You need to install the ALSA drivers to get the ThinkPad's ESS Solo card to work in Linux. This is most easily done during the initial installation, but if you're already through with that then just run yast again. The relevant package is probably in the snd category. Once ALSA is installed, create a file called /sbin/init.d/boot.d/S05soundon with the following contents:
depmod -a modprobe snd-esssolo1 modprobe snd-pcm1-oss amixer master 100 amixer master unmute amixer pcm 100 amixer pcm unmute amixer cd 100 amixer cd unmute
Sound will be enabled next time you reboot. (If you want sound right away, either type in the above commands manually or execute the file.)
Update: The above modifications to S05soundon may not work if you are using a recent version of ALSA. Steve Dearth writes:
It appears that the latest ALSA release renamed a number of cards/modules. An updated version of their HOWTO was released yesterday and explained the renames… Anyway, as I mentioned before, I am running RH6.1 on an IBM Thinkpad 1452i and finally got around to recompiling my kernel. Noticed that there is now experimental support for the solo1. I enabled it and its been working great. Just thought you might like the info.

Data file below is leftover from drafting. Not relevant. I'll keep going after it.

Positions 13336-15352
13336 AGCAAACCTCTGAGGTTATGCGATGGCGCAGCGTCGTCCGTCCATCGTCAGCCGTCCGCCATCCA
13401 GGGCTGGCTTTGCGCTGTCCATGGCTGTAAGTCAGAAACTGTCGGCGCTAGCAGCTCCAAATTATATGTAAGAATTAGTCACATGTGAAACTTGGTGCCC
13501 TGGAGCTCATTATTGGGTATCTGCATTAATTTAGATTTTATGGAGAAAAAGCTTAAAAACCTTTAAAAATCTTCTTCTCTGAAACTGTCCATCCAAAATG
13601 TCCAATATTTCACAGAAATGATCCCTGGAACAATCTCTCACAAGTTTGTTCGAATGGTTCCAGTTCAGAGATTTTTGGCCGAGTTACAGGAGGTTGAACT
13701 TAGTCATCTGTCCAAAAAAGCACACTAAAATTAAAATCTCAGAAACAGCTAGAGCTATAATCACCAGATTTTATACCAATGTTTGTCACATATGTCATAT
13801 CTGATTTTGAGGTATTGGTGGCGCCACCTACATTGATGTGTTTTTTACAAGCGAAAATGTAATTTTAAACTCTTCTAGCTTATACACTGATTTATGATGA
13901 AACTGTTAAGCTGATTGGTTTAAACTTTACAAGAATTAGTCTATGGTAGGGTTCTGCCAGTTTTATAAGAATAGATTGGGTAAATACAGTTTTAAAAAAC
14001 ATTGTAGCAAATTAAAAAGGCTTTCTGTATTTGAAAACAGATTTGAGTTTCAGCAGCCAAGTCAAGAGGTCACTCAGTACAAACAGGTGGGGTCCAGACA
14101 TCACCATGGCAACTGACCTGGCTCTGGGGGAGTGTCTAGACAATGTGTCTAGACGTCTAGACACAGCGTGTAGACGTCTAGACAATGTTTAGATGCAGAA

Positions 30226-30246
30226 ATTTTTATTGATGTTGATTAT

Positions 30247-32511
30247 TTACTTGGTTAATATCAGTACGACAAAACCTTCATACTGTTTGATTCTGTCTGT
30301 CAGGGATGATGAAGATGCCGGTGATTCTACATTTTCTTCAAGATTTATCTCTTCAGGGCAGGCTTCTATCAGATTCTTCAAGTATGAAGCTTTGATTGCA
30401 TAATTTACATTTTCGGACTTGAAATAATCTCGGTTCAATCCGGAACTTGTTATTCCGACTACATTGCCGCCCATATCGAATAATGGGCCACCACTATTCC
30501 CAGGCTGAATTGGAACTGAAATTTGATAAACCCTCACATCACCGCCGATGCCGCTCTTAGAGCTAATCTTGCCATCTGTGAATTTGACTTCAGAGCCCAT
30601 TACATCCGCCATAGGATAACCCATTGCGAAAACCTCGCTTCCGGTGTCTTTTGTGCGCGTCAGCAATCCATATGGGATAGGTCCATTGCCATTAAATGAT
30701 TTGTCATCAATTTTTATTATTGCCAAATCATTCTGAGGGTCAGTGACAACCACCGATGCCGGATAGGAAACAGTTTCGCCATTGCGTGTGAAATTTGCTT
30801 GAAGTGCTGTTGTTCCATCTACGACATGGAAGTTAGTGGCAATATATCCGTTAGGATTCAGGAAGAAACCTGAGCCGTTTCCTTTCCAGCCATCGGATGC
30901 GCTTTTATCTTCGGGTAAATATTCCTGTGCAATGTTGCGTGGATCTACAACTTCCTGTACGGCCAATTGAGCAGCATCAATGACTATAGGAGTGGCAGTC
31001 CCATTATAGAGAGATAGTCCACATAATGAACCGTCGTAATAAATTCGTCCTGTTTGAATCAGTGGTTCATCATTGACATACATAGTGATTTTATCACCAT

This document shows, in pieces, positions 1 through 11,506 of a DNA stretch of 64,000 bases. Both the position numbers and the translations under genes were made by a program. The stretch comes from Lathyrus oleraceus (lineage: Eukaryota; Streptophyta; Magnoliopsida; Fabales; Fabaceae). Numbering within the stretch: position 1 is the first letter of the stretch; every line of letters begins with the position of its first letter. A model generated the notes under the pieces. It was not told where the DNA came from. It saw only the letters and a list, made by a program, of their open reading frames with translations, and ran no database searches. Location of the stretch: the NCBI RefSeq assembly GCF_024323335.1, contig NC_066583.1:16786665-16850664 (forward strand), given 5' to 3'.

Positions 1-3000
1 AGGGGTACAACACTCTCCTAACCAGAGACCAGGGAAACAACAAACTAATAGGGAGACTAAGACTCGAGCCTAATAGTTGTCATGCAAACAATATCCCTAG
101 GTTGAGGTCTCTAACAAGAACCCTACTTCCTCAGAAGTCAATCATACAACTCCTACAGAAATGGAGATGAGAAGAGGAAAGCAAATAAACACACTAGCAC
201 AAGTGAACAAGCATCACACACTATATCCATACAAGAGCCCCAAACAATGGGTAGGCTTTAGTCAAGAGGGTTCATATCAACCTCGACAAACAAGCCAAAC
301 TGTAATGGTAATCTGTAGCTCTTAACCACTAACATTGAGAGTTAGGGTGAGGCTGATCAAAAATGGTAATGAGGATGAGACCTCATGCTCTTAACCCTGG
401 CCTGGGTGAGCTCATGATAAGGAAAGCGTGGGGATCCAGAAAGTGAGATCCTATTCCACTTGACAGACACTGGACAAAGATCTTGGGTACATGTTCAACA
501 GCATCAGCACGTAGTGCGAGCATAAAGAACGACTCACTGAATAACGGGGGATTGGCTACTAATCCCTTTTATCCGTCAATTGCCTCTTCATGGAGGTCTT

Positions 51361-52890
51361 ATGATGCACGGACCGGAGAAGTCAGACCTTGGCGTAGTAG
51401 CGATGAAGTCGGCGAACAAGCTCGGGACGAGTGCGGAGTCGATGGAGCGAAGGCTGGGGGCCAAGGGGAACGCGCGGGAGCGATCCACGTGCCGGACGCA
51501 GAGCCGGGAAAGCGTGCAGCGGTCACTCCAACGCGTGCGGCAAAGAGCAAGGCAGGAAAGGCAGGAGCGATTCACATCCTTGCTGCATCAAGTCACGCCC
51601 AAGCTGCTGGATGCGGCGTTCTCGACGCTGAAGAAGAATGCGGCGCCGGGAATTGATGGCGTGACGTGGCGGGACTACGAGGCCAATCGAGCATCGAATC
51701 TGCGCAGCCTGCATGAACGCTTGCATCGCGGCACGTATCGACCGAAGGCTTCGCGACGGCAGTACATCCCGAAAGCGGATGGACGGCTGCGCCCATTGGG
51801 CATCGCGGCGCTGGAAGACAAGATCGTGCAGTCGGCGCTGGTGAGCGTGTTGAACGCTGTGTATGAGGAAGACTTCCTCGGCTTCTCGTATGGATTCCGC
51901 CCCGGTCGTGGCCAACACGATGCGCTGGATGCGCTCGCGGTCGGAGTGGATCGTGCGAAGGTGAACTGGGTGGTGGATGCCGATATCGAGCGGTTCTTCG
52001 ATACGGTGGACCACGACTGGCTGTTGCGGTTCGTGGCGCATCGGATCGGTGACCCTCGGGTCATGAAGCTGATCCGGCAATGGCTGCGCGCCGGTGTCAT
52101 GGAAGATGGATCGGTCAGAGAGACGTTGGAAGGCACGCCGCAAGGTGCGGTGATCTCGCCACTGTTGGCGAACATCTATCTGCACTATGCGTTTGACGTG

The DVD drive in the ThinkPad functions as a normal CD-ROM in Linux. When this document was originally written, there was no Linux DVD player fit for public release.
The Winmodem installed in the ThinkPad is virtually useless since it's not a real modem. People are working on writing the necessary software to run Winmodems on Linux — check out Linux Winmodem Support and also Richard Close's Winmodem page. I haven't yet heard of any success stories from ThinkPad owners using the existing Winmodem software, but even if you could get your Winmodem working with Linux, do you really want to give up 15% of your CPU time to run it? Get an external serial modem or a PCMCIA modem instead.
At the time of this writing, USB support for Linux is still in an experimental stage; personally I haven't tried playing around with it.